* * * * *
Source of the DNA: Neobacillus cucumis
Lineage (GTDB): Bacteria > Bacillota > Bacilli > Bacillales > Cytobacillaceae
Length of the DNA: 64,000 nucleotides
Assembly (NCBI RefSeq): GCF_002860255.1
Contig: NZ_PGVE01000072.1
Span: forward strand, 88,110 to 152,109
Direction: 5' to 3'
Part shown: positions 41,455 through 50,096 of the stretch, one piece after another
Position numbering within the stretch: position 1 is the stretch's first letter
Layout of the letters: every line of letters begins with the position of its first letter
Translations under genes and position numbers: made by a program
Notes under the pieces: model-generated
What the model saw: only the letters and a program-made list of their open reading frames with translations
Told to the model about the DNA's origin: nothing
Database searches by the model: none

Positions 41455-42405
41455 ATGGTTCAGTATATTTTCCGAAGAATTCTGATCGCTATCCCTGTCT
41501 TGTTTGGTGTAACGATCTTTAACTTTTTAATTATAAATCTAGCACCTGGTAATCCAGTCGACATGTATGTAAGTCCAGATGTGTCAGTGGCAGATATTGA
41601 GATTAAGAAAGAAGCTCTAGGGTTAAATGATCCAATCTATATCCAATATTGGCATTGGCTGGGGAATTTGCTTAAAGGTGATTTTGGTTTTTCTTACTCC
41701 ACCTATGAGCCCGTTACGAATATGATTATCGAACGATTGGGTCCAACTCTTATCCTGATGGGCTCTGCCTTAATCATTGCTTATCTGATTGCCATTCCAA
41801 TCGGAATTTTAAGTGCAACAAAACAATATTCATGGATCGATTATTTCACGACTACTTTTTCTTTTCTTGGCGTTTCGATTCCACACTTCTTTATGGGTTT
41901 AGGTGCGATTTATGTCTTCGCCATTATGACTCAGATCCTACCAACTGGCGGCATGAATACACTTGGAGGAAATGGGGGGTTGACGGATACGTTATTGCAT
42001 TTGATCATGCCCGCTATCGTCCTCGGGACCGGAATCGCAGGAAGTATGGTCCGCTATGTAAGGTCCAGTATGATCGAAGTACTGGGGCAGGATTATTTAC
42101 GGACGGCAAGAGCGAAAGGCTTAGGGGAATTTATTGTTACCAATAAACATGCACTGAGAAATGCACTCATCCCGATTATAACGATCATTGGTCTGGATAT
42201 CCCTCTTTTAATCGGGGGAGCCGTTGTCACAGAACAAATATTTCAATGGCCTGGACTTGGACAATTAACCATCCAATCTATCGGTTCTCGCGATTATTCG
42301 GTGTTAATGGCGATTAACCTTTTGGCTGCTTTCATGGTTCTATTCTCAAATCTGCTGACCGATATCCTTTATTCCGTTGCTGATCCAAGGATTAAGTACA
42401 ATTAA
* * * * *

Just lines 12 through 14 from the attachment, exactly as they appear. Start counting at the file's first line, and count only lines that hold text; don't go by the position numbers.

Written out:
Notes under the pieces: model-generated
What the model saw: only the letters and a program-made list of their open reading frames with translations
Told to the model about the DNA's origin: nothing